Article: Optimization of Contrast-to-Tissue Ratio by Adaptation of Transmitted Ternary Signal in Ultrasound Pulse Inversion Imaging.[show abstract] [hide abstract]
ABSTRACT: Ultrasound contrast imaging has provided more accurate medical diagnoses thanks to the development of innovating modalities like the pulse inversion imaging. However, this latter modality that improves the contrast-to-tissue ratio (CTR) is not optimal, since the frequency is manually chosen jointly with the probe. However, an optimal choice of this command is possible, but it requires precise information about the transducer and the medium which can be experimentally difficult to obtain, even inaccessible. It turns out that the optimization can become more complex by taking into account the kind of generators, since the generators of electrical signals in a conventional ultrasound scanner can be unipolar, bipolar, or tripolar. Our aim was to seek the ternary command which maximized the CTR. By combining a genetic algorithm and a closed loop, the system automatically proposed the optimal ternary command. In simulation, the gain compared with the usual ternary signal could reach about 3.9 dB. Another interesting finding was that, in contrast to what is generally accepted, the optimal command was not a fixed-frequency signal but had harmonic components.Computational and Mathematical Methods in Medicine 01/2013; 2013:297463.
Computational and Mathematical Methods in Medicine 01/2013; 2013:587492.
Article: White blood cell segmentation by circle detection using electromagnetism-like optimization.[show abstract] [hide abstract]
ABSTRACT: Medical imaging is a relevant field of application of image processing algorithms. In particular, the analysis of white blood cell (WBC) images has engaged researchers from fields of medicine and computer vision alike. Since WBCs can be approximated by a quasicircular form, a circular detector algorithm may be successfully applied. This paper presents an algorithm for the automatic detection of white blood cells embedded into complicated and cluttered smear images that considers the complete process as a circle detection problem. The approach is based on a nature-inspired technique called the electromagnetism-like optimization (EMO) algorithm which is a heuristic method that follows electromagnetism principles for solving complex optimization problems. The proposed approach uses an objective function which measures the resemblance of a candidate circle to an actual WBC. Guided by the values of such objective function, the set of encoded candidate circles are evolved by using EMO, so that they can fit into the actual blood cells contained in the edge map of the image. Experimental results from blood cell images with a varying range of complexity are included to validate the efficiency of the proposed technique regarding detection, robustness, and stability.Computational and Mathematical Methods in Medicine 01/2013; 2013:395071.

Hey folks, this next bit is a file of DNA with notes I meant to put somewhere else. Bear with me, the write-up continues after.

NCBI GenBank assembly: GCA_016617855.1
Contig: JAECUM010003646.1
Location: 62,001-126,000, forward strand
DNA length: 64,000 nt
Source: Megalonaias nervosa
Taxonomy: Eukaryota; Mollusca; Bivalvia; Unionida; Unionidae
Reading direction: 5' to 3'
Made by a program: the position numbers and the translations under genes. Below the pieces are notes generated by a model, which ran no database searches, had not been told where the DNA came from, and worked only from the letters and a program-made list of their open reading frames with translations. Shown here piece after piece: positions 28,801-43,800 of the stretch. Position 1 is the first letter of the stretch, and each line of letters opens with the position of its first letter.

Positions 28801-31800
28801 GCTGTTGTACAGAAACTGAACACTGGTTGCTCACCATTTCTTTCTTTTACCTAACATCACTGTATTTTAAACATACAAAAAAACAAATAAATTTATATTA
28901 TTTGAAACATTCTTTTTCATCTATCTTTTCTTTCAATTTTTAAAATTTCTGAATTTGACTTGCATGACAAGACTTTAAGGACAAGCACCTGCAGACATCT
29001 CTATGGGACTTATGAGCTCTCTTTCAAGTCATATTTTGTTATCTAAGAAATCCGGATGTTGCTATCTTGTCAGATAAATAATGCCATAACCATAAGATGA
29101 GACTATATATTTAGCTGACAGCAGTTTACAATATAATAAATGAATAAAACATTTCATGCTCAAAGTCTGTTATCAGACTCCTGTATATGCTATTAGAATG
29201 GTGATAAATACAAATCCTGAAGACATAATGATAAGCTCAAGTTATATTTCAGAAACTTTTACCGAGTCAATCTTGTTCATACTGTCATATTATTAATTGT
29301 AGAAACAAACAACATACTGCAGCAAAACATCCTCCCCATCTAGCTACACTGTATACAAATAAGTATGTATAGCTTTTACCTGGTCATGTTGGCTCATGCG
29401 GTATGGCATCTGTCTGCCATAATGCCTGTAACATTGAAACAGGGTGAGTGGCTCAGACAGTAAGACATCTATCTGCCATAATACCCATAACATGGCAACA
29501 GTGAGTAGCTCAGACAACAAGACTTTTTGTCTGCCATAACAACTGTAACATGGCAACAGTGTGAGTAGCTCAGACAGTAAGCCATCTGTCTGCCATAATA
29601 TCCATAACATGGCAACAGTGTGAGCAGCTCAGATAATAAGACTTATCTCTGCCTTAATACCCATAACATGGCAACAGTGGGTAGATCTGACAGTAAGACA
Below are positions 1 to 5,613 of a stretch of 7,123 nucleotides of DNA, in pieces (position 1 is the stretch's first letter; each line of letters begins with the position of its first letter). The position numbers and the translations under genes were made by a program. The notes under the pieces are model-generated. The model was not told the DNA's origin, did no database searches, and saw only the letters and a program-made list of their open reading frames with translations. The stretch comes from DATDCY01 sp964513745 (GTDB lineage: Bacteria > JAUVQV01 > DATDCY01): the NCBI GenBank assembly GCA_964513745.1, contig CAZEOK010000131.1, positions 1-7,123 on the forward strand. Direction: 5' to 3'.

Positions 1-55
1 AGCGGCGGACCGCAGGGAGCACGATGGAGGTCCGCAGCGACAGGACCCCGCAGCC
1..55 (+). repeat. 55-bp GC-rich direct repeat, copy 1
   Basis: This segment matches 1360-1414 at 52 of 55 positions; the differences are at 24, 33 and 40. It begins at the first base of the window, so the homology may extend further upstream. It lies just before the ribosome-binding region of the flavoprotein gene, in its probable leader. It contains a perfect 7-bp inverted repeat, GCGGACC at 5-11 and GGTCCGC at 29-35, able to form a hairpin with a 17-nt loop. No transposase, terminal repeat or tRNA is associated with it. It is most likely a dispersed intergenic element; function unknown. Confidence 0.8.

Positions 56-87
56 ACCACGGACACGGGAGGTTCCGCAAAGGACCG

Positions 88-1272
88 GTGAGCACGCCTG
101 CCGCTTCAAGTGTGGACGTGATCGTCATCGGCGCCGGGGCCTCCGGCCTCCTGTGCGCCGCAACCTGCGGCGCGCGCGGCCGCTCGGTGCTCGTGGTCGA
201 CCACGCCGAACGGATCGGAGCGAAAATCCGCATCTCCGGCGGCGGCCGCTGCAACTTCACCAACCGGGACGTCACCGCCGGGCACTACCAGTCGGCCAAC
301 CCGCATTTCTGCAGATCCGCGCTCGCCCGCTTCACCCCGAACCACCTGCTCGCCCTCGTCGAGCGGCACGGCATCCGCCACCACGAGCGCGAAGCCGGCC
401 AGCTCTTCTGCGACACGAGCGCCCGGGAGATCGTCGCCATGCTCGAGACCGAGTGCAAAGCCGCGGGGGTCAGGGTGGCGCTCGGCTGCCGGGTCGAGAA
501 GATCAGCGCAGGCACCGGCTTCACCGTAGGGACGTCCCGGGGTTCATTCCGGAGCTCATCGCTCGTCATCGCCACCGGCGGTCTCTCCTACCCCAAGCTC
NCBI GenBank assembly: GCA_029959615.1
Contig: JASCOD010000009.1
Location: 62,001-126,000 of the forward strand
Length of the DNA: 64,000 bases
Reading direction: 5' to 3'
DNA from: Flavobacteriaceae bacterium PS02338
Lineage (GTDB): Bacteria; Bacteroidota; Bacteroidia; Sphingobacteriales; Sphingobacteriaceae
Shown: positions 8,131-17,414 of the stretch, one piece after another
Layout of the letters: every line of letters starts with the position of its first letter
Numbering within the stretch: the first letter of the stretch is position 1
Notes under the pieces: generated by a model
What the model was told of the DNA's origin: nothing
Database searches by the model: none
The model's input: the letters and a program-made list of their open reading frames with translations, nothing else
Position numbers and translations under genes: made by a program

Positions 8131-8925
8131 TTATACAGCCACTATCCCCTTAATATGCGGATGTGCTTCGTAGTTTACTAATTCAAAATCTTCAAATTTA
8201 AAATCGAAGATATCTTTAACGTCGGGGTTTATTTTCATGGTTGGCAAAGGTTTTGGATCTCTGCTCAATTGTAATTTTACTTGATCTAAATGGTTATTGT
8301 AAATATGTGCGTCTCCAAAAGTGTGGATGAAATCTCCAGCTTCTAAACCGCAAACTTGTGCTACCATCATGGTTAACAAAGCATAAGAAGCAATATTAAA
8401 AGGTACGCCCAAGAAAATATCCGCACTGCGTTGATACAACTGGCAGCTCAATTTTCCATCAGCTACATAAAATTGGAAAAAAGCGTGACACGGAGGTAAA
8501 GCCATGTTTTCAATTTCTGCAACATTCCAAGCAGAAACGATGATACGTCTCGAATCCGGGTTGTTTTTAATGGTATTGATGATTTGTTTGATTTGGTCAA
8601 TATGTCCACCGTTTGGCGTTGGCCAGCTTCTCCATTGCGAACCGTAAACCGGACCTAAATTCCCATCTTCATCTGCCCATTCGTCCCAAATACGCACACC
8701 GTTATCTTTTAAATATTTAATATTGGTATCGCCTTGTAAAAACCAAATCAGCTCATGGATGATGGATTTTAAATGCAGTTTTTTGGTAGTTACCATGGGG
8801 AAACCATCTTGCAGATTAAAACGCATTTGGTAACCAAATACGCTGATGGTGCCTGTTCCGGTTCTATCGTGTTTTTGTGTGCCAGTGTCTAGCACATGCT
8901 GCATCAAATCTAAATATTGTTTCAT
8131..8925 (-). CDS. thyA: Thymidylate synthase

Article: A General Framework for Modeling Sub- and Ultraharmonics of Ultrasound Contrast Agent Signals with MISO Volterra Series.[show abstract] [hide abstract]
ABSTRACT: Sub- and ultraharmonics generation by ultrasound contrast agents makes possible sub- and ultraharmonics imaging to enhance the contrast of ultrasound images and overcome the limitations of harmonic imaging. In order to separate different frequency components of ultrasound contrast agents signals, nonlinear models like single-input single-output (SISO) Volterra model are used. One important limitation of this model is its incapacity to model sub- and ultraharmonic components. Many attempts are made to model sub- and ultraharmonics using Volterra model. It led to the design of mutiple-input singe-output (MISO) Volterra model instead of SISO Volterra model. The key idea of MISO modeling was to decompose the input signal of the nonlinear system into periodic subsignals at the subharmonic frequency. In this paper, sub- and ultraharmonics modeling with MISO Volterra model is presented in a general framework that details and explains the required conditions to optimally model sub- and ultraharmonics. A new decomposition of the input signal in periodic orthogonal basis functions is presented. Results of application of different MISO Volterra methods to model simulated ultrasound contrast agents signals show its efficiency in sub- and ultraharmonics imaging.Computational and Mathematical Methods in Medicine 01/2013; 2013:934538.
Article: Robust Myocardial Motion Tracking for Echocardiography: Variational Framework Integrating Local-to-Global Deformation.[show abstract] [hide abstract]